Example Case: Starbucks Japan’s 47 JIMOTO Frappuccino
Starbucks is a great example of how a foreign brand can succeed in Japan by adapting its marketing. Instead of just using its global image, Starbucks Japan focused on seasonal and custom items, and connected with local tastes. The “47 JIMOTO Frappuccino” campaign, which featured unique flavours from each of Japan’s 47 prefectures, showed how much the brand cares about local preferences and celebrating regional differences. This approach was popular and highlighted Starbucks’ dedication to meeting the specific needs of Japanese customers.
Starbucks Japan’s approach to localising its advertising strategies shows how important it is to understand and adapt to the cultural details and tastes of the Japanese market. This understanding has led to lasting success and strong brand loyalty for Starbucks in Japan.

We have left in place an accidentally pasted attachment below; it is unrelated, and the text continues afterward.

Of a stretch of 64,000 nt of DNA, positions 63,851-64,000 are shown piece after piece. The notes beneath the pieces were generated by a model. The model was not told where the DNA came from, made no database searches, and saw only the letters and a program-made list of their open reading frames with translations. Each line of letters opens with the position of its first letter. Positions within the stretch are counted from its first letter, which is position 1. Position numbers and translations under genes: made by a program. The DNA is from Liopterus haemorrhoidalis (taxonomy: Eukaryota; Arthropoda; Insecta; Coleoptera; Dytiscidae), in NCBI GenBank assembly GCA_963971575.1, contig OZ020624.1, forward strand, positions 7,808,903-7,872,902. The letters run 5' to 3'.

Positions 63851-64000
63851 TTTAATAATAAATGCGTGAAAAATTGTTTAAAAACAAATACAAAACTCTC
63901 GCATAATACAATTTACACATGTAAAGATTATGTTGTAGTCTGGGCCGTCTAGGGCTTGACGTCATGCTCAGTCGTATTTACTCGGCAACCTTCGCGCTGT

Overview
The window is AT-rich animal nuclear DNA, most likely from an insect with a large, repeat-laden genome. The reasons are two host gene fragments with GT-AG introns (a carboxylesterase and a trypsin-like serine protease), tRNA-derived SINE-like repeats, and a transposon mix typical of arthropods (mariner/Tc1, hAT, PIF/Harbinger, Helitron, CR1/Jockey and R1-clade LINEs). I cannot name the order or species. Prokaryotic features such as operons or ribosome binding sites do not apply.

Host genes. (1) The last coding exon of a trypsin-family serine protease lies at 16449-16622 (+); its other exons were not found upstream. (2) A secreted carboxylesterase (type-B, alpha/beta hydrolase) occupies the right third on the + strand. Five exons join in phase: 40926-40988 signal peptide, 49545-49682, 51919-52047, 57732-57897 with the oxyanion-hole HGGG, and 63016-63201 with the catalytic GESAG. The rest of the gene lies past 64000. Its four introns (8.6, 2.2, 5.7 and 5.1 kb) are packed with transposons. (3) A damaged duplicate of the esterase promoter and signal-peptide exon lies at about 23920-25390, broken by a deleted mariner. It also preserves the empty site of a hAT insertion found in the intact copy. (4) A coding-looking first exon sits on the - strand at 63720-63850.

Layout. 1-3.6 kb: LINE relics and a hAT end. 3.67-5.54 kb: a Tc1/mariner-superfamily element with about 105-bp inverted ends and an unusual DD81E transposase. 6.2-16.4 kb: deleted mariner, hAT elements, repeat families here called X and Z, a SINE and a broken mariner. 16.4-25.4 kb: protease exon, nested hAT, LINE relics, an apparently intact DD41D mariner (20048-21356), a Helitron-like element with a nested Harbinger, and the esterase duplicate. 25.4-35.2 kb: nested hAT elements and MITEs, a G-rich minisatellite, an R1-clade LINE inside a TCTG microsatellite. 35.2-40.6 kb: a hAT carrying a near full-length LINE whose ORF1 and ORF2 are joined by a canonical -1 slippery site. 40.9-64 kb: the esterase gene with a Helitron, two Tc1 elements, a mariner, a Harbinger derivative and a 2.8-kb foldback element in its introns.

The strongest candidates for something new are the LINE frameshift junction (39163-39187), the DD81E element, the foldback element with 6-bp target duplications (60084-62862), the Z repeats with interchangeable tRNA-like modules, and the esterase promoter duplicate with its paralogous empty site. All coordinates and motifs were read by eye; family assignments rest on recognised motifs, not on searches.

5. Value harmony and sense of community
In Japan, it’s key for ads and marketing to focus on harmony and community because of the country’s culture and social standards. Japanese people value working together, respecting each other, and agreeing as a group. Businesses that make these ideas a big part of their marketing can build strong customer loyalty and succeed over time in Japan. They do this by matching their brand with what Japanese customers value and prefer.
Example Case Study: UberEats
UberEats tapped into Japan’s strong sense of community and harmony by focusing on how shared meals bring families and friends together. They worked with local restaurants, featured regional foods, and celebrated cultural events with special deals and discounts. This strategy helped create a friendly, welcoming vibe and built a feeling of belonging.